Robert W. Irwin

“Robert W. Irwin: Between Philadelphia and Meiji”
Masako Hamada (Villanova University)

In 1860 the Tokugawa shogunate sent a 96-member diplomatic mission to the United States, which paraded down the streets of Philadelphia. Robert Walker Irwin (1844-1925), a fifth-generation descendant of Benjamin Franklin and teenager at the time, observed the parade with fascination.  Six years later, at age 22, he headed for Japan to open a Pacific Mail Steamship service to Yokohama. While in Japan, Irwin met many future leaders of Meiji Japan, and he helped establish the predecessor of the current Mitsui Trading Company.  Later, as the Kingdom of Hawaii’s Minister to Japan, Irwin negotiated the 1886 immigration treaty that brought hundreds of Japanese laborers to Hawaii.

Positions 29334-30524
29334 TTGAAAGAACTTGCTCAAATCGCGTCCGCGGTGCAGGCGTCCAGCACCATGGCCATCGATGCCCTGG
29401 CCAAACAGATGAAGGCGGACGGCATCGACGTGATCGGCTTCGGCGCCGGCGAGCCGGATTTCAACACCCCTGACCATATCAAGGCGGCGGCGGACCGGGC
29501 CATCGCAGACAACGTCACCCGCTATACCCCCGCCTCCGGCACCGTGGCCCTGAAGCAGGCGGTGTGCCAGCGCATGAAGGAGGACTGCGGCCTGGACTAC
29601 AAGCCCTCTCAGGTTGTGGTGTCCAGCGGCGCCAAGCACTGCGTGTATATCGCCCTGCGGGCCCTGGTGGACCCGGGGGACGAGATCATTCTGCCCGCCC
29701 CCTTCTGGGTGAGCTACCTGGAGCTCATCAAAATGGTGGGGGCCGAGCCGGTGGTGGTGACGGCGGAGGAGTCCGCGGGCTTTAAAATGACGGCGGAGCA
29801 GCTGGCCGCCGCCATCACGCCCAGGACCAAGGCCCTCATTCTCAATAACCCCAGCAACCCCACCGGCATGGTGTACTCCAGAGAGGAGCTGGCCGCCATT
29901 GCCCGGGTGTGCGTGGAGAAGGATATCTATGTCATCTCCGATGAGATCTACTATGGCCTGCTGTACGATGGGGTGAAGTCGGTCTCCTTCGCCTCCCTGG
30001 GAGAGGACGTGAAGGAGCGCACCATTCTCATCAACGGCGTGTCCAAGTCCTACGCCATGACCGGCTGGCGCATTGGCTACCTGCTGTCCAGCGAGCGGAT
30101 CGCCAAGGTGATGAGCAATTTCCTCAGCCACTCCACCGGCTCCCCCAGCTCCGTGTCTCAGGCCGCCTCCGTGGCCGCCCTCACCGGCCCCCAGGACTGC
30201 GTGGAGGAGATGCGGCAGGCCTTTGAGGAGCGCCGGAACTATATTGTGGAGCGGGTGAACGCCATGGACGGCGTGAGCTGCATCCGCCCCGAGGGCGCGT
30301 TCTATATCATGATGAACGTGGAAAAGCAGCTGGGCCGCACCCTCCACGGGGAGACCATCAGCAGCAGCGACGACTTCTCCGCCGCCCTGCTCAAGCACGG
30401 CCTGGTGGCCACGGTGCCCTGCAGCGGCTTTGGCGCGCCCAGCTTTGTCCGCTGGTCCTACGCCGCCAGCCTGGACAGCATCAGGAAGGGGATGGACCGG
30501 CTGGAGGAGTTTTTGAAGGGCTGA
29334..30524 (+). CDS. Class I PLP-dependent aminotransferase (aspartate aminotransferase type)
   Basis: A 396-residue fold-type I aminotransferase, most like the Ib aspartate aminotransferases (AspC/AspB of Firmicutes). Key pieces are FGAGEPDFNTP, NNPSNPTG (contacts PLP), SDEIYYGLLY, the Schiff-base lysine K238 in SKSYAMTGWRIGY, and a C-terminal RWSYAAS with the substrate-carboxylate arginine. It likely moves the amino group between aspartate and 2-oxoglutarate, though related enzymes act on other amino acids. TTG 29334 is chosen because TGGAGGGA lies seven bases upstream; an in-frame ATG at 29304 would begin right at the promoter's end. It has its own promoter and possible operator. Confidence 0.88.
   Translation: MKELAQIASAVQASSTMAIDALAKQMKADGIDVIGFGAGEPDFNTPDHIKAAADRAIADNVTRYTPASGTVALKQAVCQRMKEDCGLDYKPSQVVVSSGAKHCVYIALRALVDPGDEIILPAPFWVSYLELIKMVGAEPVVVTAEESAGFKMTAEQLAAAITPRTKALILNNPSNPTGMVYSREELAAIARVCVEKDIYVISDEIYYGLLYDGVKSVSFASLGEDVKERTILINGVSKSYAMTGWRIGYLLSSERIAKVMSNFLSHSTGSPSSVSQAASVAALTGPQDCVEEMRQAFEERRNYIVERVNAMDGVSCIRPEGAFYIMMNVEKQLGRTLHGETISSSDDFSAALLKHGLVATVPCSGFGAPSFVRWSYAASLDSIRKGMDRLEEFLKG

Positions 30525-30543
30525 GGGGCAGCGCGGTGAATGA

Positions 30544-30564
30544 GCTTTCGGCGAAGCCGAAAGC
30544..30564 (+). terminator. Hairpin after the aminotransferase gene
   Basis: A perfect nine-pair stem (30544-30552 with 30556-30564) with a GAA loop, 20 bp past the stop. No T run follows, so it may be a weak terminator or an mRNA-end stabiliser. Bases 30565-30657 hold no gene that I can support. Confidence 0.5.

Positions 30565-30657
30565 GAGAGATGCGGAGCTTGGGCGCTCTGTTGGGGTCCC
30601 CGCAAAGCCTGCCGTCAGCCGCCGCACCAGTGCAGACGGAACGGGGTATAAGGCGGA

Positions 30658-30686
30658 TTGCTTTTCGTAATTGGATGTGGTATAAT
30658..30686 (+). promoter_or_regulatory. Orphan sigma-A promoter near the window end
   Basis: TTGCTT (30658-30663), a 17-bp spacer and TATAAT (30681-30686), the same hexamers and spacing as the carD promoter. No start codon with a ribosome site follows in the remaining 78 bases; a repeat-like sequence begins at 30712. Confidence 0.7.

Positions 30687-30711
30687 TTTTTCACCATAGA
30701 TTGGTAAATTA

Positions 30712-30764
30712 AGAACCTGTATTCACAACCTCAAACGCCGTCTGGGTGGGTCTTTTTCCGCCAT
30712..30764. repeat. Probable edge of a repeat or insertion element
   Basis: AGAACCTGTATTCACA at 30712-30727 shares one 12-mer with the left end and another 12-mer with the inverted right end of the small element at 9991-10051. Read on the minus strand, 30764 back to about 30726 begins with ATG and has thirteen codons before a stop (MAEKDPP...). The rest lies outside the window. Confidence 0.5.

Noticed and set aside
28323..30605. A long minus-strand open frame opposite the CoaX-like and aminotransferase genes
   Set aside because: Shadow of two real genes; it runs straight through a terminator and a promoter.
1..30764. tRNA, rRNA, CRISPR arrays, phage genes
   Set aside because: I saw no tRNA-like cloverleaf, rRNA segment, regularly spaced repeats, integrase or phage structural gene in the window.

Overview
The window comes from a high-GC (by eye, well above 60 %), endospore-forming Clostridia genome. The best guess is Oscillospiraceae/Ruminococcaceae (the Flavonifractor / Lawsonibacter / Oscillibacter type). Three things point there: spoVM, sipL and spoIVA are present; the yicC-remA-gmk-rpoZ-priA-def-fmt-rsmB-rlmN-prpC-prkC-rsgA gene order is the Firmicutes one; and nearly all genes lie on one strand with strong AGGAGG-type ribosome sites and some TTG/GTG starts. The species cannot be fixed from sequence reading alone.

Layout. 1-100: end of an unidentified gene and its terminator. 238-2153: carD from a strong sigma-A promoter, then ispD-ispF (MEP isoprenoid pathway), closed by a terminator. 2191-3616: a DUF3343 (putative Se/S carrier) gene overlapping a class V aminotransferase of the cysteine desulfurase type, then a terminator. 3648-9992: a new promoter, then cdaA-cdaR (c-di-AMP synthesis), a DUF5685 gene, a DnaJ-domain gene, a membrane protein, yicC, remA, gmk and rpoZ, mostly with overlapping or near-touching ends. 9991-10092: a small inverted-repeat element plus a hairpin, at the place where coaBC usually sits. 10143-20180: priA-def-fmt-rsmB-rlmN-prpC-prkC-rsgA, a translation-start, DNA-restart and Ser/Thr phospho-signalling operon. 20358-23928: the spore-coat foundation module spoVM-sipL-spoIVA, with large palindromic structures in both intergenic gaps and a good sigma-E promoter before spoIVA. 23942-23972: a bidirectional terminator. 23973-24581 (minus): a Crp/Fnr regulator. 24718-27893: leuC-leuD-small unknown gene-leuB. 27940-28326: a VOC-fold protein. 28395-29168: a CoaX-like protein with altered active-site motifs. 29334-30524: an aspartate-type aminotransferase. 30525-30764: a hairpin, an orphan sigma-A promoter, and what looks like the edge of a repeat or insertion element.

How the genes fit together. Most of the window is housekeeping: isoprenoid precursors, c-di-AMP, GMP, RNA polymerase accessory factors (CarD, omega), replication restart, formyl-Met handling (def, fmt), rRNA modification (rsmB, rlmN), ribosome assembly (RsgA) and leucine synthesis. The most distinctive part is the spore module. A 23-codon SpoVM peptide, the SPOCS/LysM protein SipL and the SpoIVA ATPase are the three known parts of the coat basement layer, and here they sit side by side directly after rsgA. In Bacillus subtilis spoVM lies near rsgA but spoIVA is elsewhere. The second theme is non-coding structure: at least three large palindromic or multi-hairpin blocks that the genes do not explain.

Irwin is known in Japan as the “father of Japanese Immigration to Hawaii,” and because of his many contributions to Japan, he was awarded both the Order of the Rising Sun and the Order of the Sacred Treasure by the Japanese Government. Irwin’s marriage to Iki Takechi was the first marriage between a Japanese and American citizen. The couple had six children, and one of their daughters, Sophia Arabella, established the Irwin Training School for Kindergarten Teachers and an adjoining kindergarten in Tokyo. The school celebrated its centennial anniversary in October, 2016.

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